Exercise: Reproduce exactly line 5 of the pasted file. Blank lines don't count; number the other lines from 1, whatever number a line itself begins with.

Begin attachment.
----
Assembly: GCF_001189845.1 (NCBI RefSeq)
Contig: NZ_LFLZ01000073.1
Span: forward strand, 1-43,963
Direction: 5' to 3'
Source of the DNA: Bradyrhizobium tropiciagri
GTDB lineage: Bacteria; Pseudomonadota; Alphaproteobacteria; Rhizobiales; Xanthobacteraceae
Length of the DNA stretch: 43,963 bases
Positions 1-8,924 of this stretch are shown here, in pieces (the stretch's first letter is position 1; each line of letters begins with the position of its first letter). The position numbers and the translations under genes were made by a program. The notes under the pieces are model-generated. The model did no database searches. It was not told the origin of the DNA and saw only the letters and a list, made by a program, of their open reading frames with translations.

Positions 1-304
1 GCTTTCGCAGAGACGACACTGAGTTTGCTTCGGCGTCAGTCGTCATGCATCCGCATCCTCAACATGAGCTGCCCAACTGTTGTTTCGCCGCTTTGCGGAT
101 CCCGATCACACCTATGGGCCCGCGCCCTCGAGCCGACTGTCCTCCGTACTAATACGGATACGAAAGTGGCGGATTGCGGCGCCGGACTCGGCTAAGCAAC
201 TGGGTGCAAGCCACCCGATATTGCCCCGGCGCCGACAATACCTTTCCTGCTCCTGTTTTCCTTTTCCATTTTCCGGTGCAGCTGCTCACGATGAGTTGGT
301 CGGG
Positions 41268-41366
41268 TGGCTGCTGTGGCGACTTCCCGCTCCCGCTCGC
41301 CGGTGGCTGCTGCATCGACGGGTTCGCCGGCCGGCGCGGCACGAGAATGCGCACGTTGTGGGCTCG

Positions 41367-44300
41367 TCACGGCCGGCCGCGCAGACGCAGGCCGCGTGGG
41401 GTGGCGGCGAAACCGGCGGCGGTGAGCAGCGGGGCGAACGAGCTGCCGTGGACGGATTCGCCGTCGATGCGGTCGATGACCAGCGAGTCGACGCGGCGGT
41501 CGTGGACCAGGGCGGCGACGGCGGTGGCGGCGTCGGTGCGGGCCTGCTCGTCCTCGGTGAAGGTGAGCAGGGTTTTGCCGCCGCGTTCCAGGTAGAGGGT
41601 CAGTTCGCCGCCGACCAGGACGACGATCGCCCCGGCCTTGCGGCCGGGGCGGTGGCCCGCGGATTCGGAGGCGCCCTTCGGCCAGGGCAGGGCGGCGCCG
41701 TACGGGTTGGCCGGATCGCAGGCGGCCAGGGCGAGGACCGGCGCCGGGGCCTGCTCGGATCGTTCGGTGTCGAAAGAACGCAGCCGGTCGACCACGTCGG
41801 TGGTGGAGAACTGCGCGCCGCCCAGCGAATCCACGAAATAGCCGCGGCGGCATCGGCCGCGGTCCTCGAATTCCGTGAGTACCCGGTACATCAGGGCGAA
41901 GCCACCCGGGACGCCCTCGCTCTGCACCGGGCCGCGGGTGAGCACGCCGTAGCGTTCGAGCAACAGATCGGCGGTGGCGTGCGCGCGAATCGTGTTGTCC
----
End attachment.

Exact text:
Source of the DNA: Bradyrhizobium tropiciagri